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Retirement 101

Posted by aekekk (My Page) on
Sat, May 2, 09 at 17:10

Hi All

I've been a lurker here for a few years and always find the posts well thought out and interesting.Joyful-I especially love reading your thoughts and advice! I have a dilemma. I am not very investemnt savy, but I am reading some investment mags such as Money and the business news etc. and am willing to learn. My husband and I (54 years) started using a financial services investment planner 2 years ago. Yes, of course our statements have gone down. We are paying .25% with a minimum 625.00/qrt for them to invest on a balance of $164,000. Should we be doing this ourselves? I feel like that's more money out of our pocket. I don't know where to go from here.Any advice? We're saving about 25,000 per year towards retirement.


Follow-Up Postings:

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RE: Retirement 101

Check with you bank. My bank has this service avaiable and the price depends on how much money you have in that bank. Also finanical planners with bigger companies may be cheaper--like Edward Jones. to me, the fee of 625.00 seems high for the amount you are inventing. Call different banks, credit unions, etc for rates.--but watch out for penalities if you switch.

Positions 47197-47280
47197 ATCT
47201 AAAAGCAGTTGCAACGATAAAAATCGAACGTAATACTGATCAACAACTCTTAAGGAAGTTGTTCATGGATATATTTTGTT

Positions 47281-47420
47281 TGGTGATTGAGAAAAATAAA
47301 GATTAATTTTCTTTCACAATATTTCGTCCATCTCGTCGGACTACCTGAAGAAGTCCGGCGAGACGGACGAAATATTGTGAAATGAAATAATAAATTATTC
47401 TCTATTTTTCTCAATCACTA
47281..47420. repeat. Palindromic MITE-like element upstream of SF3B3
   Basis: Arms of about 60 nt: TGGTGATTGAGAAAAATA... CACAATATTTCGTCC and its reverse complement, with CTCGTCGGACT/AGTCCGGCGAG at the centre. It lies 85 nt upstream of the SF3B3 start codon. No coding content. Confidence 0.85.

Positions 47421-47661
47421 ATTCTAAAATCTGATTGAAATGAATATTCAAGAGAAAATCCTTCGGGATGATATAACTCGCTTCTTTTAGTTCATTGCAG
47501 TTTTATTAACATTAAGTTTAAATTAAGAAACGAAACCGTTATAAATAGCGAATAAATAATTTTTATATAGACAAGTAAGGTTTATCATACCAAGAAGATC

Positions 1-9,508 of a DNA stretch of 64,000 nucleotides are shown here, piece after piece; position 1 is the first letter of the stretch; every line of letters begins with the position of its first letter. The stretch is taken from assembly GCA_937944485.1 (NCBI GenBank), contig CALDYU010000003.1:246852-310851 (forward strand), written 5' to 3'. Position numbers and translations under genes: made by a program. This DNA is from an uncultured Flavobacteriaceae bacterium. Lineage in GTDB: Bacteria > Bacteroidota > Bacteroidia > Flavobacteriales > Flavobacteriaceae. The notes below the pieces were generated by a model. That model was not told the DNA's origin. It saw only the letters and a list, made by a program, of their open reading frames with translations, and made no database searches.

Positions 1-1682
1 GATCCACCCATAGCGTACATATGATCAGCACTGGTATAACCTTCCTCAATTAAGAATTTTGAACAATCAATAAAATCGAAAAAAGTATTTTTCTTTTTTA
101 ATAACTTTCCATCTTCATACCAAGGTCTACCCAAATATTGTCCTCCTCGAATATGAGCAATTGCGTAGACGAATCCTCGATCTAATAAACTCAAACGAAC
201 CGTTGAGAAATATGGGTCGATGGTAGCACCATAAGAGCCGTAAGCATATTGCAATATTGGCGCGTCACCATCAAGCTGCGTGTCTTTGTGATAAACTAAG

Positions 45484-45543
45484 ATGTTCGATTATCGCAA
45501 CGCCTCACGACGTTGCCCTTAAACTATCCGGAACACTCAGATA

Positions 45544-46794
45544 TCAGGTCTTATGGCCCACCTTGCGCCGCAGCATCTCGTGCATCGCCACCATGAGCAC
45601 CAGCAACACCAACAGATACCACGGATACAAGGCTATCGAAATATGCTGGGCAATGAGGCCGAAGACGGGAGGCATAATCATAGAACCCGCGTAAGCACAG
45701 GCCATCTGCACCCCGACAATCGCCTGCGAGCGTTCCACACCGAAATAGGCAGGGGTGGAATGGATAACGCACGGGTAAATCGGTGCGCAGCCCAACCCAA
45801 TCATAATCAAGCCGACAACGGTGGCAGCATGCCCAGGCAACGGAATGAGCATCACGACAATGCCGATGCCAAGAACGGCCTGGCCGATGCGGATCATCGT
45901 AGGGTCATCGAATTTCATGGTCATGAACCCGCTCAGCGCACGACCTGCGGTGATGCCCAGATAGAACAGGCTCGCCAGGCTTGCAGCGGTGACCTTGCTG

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RE: Retirement 101

The 2 things you can control in investing are the cost of investing and your asset allocation.

One approach to keeping the cost to a minimum is to go to a fee only financial planner, who will charge by the hour. they usually will give you a free first hour so you can see if they are right for you. Then you can negotiate a fee for an overall "plan." You should ask them to explain what exactly that will look like, so you know what you're paying for. That plan should specify how your money is going to be invested -- how much in stocks, how much in bonds, and how much in money market instruments -- and how you plan to allocate additional contributions into your retirement accounts. If you google CERTIFIED FINANCIAL PLANNER, you will find one or more websites of professional organizations of fee only financial planners who are certified as having successfully completed instruction and passed rigorous tests to demonstrate their competence.

I would strongly urge you to read up on and give serious consideration to index mutual funds. They have the cheapest expense ratios, and you don't have to worry about picking a fund that has a "good" stock picking team, because the investments are targeted to match broad indexes of the stock and bond markets. So you just have to figure out what your asset allocation should be -- how much risk you want to take -- and you should plan to be more conservative as you get closer to retirement.